As Kleiman noted, certainty of punishment is crucial because it can help shape a person's ideas about whether bad behavior will lead to short-term consequences. Kleiman wrote:

Why do some people keep committing crimes, to their own evident disadvantage? Because they’re present-oriented and impulsive, with deficient capacities for shaping their current behavior in light of their future goals, and with poor judgment about their actual odds of getting caught: all characteristics, as noted above, likely to be produced by growing up in high-crime neighborhoods. (Neglectful and abusive parenting also contributes, of course. So does exposure to environmental lead[.])

This phenomenon is something the research and history have consistently shown. As one example, in her incredible book Ghettoside, journalist Jill Leovy argued that the high levels of crime in minority neighborhoods are driven by police neglect: Because residents know that the police aren't likely to solve homicides, they take the law in their own hands — so when a shooting happens, they feel a need to retaliate with another shooting. And the cycle of crime continues.

This fundamentally defies the original purpose of law. Leovy explained:

In the dim early stirring of civilization, many scholars believe, law itself was developed as a response to legal "self-help": people's desire to settle their own scores. Rough justice slowly gave way to organized state monopolies on violence. The low homicide rate of some modern democracies are, perhaps, an aberration in human history. They were built, as the scholar Eric Monkkonen said, not by any formal act, but "by a much longer developmental process whereby individuals willingly give up their implicit power to the state."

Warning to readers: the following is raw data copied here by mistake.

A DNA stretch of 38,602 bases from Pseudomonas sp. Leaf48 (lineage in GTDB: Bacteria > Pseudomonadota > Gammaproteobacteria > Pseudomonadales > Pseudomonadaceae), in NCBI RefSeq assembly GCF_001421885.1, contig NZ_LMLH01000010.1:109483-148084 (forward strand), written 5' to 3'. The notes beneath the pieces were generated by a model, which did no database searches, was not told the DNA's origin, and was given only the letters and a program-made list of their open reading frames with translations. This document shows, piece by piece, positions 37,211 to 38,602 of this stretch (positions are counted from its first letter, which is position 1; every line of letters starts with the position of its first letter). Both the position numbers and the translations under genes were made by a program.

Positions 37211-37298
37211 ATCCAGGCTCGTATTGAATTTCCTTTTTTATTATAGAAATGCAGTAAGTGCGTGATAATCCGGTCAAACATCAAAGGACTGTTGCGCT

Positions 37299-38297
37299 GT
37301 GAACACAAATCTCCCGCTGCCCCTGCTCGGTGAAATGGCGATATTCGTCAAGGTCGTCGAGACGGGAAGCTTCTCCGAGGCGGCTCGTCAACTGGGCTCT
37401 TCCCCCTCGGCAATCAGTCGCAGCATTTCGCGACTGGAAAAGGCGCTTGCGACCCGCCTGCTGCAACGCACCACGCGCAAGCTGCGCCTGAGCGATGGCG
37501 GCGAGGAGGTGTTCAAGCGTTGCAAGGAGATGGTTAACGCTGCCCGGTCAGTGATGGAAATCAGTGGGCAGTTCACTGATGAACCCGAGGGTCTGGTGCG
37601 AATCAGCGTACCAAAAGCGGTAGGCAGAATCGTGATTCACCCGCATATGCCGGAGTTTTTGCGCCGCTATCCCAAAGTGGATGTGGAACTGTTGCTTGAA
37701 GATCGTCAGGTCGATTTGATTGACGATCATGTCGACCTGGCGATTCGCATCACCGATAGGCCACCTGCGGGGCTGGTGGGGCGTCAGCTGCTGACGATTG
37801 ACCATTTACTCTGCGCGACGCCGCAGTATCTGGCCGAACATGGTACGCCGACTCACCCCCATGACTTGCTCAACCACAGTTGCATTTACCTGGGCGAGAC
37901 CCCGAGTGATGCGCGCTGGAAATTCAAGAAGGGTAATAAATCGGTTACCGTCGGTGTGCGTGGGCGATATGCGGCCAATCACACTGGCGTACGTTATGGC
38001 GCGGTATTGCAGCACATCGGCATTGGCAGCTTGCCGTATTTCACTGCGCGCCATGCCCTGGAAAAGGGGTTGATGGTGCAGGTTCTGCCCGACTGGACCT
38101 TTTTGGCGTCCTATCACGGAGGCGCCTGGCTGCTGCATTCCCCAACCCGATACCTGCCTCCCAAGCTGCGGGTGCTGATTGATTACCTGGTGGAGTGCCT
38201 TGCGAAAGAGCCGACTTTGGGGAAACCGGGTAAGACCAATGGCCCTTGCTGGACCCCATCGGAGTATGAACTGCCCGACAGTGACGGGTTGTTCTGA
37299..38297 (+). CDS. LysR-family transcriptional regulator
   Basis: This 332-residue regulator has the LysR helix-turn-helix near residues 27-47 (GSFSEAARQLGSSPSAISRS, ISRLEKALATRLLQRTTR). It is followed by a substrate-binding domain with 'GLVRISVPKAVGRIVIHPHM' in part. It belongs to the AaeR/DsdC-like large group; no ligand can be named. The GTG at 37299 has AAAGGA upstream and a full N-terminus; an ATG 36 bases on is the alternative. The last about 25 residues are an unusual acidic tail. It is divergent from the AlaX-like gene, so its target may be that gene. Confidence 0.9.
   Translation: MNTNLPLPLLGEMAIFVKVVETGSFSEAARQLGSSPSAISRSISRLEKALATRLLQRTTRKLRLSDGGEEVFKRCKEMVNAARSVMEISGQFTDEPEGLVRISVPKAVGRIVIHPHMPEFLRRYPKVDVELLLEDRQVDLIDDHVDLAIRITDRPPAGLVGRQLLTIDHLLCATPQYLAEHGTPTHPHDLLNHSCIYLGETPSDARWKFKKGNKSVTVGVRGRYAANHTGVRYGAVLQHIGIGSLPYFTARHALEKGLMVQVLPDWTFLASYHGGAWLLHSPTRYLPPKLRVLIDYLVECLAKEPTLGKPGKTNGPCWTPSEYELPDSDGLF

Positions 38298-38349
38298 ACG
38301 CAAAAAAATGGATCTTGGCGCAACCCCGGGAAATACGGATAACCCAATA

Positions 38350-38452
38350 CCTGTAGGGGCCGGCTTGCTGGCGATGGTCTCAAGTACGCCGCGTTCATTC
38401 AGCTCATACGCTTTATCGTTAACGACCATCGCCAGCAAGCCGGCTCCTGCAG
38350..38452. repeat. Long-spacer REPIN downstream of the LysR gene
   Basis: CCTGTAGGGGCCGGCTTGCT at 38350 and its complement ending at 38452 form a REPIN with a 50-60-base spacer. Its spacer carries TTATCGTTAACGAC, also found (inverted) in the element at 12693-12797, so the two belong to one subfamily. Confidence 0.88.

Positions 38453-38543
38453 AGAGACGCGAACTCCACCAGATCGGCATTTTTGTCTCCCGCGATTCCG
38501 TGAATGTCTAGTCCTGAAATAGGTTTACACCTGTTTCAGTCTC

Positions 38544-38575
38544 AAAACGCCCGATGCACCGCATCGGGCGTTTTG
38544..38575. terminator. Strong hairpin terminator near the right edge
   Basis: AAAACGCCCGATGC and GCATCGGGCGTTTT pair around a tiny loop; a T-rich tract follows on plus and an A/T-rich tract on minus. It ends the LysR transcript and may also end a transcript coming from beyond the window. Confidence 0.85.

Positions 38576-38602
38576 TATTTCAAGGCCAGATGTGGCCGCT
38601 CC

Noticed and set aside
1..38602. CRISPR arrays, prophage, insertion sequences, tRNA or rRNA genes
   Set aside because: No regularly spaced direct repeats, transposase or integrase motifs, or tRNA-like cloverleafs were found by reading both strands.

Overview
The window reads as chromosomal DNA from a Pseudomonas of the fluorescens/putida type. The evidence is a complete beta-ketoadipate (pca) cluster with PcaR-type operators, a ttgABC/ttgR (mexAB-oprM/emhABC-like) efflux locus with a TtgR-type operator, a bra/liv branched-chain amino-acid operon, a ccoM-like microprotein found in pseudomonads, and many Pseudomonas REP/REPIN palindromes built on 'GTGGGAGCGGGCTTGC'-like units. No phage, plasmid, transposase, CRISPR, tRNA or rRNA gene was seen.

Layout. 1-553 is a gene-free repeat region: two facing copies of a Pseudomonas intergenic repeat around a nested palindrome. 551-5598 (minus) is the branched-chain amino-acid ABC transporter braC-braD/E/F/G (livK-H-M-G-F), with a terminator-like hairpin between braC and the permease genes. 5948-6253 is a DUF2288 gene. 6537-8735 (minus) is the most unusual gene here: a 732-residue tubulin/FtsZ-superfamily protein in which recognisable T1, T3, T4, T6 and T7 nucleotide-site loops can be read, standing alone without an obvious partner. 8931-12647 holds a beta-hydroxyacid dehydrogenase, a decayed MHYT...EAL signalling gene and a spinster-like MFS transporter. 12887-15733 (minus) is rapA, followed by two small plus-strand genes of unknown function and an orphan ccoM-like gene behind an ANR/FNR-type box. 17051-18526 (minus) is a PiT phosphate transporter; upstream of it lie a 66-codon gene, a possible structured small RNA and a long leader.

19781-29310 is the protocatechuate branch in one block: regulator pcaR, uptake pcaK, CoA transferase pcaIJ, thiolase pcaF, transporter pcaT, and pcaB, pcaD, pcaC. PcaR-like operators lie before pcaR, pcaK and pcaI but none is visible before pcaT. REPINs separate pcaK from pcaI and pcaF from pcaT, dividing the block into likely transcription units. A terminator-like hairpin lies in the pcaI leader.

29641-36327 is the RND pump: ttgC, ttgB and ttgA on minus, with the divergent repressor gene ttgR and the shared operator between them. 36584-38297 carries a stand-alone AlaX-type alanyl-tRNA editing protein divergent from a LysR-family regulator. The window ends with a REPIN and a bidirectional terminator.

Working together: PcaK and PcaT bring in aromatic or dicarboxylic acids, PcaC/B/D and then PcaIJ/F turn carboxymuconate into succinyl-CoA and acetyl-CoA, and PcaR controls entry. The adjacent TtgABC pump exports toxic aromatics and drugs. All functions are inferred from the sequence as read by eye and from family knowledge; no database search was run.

These ideas are also increasingly backed by empirical research. The realization that certainty and swiftness matter so much is driving some of the most promising anti-drug interventions in the US.

In South Dakota, for example, people who consistently are caught doing bad things as a result of their alcohol use — drunk driving, for instance — can be put into the 24/7 Sobriety Program. Once in, participants are tested daily for alcohol in their blood or breath. If it turns out they drank, they are quickly thrown in jail — typically for one or two nights. The idea is that people lose their freedom to drink if they repeatedly show that they can't responsibly do it, so they will be punished consistently and quickly, although not necessarily severely, if they fail an alcohol test.

The results: Studies from the RAND Corporation have linked the program to drops in mortality, DUI arrests, and domestic violence arrests.

South Dakota's 24/7 Sobriety Program isn't the only effort that produces these types of results. A paper by Angela Hawken and Mark Kleiman found large reductions in positive drug tests and arrests among people in Hawaii's similar HOPE Probation program. And there are many more examples.

So whether you want people to obey driving rules or stop other crimes, the key is to be swift and certain. Otherwise, you might get a free-for-all on your roads.


Watch: The racism of the US criminal justice system, in 10 charts